RADDATZ: Well let's talk about the details. The focus does seem to be on the revenue side of this. Your side is insisting on tax rate increases. But have you seen any indication that the Republicans are open to raising rates?

PELOSI: Well, they have said that they know that revenue has to be on the table. And that is why I have said, when we talk about revenue, what are we talking about? Are we talking about closing loopholes? Are we talking about raising rates? Are we talking about both? And they're talking about entitlement restructuring. What does that mean? If that means harming beneficiaries, I don't think that that's such a good idea.

RADDATZ: Could you accept a deal that does not include tax rate increases for the wealthy? We've seen talk about a possible compromise that would leave rates the same but cap deductions for high-income earners. Is that something that's acceptable?

PELOSI: No.

RADDATZ: Not at all? No way?

PELOSI: Well, no, I mean, the president made it very clear in his campaign that there is not enough -- there are not enough resources. What you just described is a formula and a blueprint for hampering our future. You cannot go forward -- you have to cut some investments. If you cut too many, you're hampering growth, you're hampering education, our investments for the future. So just to close loopholes is far too little money, if it's -- and it could be they have said they want it to be revenue-neutral. If it's going to bring in revenue, the president has been very clear that the higher income people have to pay their fair share.

RADDATZ: I know you're optimistic about this, and confident this will happen, but last week on the show with George Stephanopoulos, Sen. Patty Murray said she thought if you don't have a deal by Dec. 31, we should just fall into the fiscal cliff -- fall off the fiscal cliff, [SOT - MURRAY: “We have to make sure that the wealthiest Americans pay their fair share. // if the Republicans will not agree with that, we will reach a point at the end of this year where all the tax cuts expire, and we'll start over next year.”] Do you agree with that?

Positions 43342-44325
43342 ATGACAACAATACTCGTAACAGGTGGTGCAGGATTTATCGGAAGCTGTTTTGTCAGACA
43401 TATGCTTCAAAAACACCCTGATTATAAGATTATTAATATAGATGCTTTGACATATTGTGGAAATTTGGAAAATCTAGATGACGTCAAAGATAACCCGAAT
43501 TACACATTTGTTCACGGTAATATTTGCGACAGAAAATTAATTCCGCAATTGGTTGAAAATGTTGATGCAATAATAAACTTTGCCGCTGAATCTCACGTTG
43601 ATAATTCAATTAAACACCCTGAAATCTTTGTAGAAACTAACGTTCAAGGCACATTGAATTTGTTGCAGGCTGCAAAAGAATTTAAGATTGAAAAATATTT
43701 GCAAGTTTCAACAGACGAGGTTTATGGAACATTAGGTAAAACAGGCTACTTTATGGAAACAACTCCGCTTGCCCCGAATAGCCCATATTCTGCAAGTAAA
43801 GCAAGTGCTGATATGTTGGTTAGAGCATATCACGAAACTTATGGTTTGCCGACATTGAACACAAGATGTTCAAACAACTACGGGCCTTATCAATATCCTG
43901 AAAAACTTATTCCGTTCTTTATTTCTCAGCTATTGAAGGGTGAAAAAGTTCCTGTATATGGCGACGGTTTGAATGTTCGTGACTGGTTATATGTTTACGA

PELOSI: Well, I think she was stating a fact. If we don't have a deal by Dec. 31, we will go over the fiscal cliff.

RADDATZ: If you don't get a deal, are you willing to just walk away?

PELOSI: Well, the -- I want a deal. I want an agreement --

RADDATZ: I know you want a deal, but would you be willing to just say, if we don't get what we want, this thing’s just going over the cliff.

PELOSI: I don't think that's, in my view, with a seat at the table, I don't think it's my role to go to the table with a threat. I think it's my role to go to the table with some ideas, to be receptive to what we can come to agreement on. I'm not criticizing statements others make, but what I am saying is that there's too much at risk. And even if you went over the cliff for one month and then corrected it, you would still have a loss of GDP.

RADDATZ: I think you said in September, you said categorically the country can't go over the cliff.

PELOSI: Absolutely. I completely -- look --

RADDATZ: You agree with yourself?

PELOSI: Yes, I agree with myself. I do. And I quote myself from time to time as well. And here's the thing: We're all grown-ups. I mean, we talk about maturity and age; we're all grownups. We have a responsibility to the American people. The elements for an agreement are there. Time is of the essence. The quicker we do it, the more confidence we instill, the better it is for the economy and for the American people.